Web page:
Antenatal identification of major depressive disorder: A cohort study

Deirdre J. Lyell, Andrea S. Chambers, Dana Steidtmann, Esther Tsai, Aaron B. Caughey, Amy Wong, Rachel Manber

Research output: Contribution to journalArticlepeer-review

12 Scopus citations


Objective: The purpose of this study was to estimate the frequency of identification of major depressive disorder by providers during prenatal care. Study Design: A cohort of pregnant women who were participating in a randomized controlled trial and who had received a diagnosis of major depressive disorder was examined. Women were included in the current study if prenatal clinic records were available and legible. Results: Clinical depression was noted in 56% of prenatal charts and on 24% of problem lists. Physicians and certified nurse midwives noted depression equally (P =.935); physicians more frequently noted mental health referral (23% vs 0%; P =.01), and midwives more frequently included depression on the problem list (P =.01). Recent medication use, which was stopped before conception or study participation, predicted notation of depression in the chart (P =.001). Conclusion: Depression frequently is missed during pregnancy and, when identified, is underacknowledged as a problem. Women who have not recently used antidepressant medication are more likely to be missed. Better screening and acknowledgment are needed.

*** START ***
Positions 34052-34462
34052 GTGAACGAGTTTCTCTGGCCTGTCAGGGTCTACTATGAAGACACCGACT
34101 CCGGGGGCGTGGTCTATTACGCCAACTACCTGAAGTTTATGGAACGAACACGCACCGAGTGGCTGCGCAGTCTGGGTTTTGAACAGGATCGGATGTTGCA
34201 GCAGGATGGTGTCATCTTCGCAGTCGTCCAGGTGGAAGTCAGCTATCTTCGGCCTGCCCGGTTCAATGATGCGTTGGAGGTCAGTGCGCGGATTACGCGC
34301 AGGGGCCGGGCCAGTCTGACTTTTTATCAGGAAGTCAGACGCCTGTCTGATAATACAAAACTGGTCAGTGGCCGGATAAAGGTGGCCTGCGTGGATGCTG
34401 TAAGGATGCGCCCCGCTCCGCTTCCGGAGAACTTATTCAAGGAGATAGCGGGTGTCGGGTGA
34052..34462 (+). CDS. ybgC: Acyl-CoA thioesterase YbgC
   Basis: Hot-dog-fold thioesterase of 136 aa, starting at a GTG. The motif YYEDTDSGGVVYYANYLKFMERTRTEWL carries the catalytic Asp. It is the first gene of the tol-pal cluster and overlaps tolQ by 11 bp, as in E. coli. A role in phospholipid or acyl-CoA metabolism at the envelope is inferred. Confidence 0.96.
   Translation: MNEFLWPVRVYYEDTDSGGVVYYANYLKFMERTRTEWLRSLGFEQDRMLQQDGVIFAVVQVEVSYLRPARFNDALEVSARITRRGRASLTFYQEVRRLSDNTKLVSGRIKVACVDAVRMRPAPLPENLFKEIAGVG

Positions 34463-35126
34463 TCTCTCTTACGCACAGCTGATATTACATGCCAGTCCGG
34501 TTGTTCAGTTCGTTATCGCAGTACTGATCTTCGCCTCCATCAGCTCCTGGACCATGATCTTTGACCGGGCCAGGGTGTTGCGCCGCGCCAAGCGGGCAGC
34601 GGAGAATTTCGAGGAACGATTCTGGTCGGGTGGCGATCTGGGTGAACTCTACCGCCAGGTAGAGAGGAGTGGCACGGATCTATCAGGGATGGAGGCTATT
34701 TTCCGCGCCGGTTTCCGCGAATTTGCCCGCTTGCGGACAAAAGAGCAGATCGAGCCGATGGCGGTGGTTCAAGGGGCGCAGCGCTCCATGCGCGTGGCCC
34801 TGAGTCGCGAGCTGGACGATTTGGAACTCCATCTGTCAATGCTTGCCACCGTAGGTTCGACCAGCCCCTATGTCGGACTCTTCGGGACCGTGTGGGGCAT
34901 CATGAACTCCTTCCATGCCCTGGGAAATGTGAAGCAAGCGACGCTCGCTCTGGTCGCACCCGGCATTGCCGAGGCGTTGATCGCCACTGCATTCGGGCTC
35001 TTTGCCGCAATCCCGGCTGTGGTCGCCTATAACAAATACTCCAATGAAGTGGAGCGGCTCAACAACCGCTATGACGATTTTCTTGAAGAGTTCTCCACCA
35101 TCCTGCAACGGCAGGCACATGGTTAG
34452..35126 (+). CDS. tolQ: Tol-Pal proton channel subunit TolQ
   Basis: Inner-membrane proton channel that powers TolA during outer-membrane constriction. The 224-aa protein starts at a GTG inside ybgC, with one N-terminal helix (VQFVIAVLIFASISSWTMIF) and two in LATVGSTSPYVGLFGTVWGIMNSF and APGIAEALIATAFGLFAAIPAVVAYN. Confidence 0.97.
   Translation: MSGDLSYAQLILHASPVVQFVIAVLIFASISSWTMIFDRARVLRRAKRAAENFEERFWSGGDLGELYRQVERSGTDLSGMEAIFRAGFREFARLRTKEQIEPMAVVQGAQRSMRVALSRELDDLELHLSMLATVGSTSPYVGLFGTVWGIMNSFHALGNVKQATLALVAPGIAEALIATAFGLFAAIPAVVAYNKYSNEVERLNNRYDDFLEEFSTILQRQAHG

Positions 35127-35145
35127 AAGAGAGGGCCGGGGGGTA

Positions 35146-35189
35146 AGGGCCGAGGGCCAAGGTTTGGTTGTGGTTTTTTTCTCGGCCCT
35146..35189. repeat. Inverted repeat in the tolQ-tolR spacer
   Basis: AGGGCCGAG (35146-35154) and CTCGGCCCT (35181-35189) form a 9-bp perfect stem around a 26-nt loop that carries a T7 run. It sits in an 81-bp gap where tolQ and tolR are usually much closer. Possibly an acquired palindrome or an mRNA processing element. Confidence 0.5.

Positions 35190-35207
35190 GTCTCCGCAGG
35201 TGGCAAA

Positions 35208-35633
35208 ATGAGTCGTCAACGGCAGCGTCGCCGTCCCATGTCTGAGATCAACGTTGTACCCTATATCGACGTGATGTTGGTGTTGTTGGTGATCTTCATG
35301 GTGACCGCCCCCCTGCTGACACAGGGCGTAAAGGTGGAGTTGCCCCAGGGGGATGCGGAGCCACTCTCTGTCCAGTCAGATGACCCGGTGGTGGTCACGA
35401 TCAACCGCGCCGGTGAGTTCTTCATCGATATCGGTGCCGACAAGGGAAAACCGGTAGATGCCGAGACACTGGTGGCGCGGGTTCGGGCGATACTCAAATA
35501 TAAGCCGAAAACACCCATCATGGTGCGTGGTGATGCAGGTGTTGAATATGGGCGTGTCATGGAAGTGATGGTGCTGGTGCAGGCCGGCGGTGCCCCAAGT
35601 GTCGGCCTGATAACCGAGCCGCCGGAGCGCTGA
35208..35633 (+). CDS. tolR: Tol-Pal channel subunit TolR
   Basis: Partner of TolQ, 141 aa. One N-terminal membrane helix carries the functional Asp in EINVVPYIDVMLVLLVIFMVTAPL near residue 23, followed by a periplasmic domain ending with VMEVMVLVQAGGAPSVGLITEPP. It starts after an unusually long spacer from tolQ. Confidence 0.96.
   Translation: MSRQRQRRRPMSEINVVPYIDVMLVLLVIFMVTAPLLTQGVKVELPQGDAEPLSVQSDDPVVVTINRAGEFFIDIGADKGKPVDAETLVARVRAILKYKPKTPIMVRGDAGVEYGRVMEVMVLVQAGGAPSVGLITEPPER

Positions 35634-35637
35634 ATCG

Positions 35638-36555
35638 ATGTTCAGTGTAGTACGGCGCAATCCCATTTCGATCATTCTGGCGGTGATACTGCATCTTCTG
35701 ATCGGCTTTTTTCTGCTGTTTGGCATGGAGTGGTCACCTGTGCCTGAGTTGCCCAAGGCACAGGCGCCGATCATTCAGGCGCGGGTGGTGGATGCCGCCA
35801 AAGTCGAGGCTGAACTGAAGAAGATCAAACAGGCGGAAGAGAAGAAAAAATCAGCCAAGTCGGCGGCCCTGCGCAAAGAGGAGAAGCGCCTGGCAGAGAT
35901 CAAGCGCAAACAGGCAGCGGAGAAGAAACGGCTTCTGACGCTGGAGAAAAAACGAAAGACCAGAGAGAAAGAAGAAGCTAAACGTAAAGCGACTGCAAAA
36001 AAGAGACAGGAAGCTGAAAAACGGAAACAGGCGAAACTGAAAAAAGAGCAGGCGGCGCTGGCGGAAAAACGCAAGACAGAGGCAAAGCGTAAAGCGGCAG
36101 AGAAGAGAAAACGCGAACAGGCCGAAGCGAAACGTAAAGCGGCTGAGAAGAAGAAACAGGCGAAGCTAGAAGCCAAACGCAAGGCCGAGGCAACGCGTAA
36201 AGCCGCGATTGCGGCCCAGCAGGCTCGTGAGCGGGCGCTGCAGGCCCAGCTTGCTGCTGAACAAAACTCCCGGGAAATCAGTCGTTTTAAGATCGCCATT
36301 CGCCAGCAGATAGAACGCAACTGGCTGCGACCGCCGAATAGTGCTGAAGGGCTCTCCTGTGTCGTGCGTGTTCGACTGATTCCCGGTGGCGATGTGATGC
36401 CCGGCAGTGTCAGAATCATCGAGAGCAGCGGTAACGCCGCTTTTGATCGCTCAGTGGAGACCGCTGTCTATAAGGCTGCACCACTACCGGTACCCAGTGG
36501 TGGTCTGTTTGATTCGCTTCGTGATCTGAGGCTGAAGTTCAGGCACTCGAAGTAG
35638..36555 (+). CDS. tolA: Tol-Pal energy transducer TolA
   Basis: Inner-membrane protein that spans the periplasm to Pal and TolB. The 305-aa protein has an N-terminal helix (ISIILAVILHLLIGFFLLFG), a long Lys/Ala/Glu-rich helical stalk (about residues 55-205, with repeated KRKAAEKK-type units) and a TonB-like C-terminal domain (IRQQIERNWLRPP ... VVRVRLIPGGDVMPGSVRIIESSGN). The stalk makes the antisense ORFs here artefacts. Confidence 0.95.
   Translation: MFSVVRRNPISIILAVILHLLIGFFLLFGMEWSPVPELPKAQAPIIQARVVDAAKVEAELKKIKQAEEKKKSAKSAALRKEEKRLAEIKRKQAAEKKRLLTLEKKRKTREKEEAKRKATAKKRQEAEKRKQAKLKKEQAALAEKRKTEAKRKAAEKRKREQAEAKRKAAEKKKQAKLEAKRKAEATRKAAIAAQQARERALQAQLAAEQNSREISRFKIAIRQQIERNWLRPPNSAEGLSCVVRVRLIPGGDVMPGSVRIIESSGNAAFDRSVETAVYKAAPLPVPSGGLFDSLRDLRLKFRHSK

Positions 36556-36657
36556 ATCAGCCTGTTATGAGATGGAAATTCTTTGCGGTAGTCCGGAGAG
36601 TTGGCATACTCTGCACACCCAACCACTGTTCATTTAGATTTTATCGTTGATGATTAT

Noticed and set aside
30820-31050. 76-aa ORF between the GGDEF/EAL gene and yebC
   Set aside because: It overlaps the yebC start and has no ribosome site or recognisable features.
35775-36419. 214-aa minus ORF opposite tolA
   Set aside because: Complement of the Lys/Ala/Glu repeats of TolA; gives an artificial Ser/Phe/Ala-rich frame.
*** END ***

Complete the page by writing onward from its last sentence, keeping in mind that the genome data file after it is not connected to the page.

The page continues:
Original languageEnglish (US)
Pages (from-to)506.e1-506.e6
JournalAmerican journal of obstetrics and gynecology
Issue number6
StatePublished - Dec 2012
Externally publishedYes


  • depression
  • major depressive disorder
  • pregnancy
  • prenatal care
  • screening

ASJC Scopus subject areas

  • Obstetrics and Gynecology


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